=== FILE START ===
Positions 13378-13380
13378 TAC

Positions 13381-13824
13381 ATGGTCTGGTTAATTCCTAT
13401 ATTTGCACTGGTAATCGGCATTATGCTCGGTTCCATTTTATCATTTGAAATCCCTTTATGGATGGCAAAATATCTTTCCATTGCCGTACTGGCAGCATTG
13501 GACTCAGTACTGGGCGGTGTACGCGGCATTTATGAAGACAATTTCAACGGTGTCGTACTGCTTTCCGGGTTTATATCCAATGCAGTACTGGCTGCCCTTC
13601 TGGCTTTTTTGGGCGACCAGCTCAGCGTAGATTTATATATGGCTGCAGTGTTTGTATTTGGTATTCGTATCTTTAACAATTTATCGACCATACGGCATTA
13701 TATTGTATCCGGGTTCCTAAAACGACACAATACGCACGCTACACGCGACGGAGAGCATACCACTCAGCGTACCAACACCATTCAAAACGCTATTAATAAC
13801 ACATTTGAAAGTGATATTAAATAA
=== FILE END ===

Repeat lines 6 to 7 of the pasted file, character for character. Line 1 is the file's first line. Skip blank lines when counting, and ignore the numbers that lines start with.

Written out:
13501 GACTCAGTACTGGGCGGTGTACGCGGCATTTATGAAGACAATTTCAACGGTGTCGTACTGCTTTCCGGGTTTATATCCAATGCAGTACTGGCTGCCCTTC
13601 TGGCTTTTTTGGGCGACCAGCTCAGCGTAGATTTATATATGGCTGCAGTGTTTGTATTTGGTATTCGTATCTTTAACAATTTATCGACCATACGGCATTA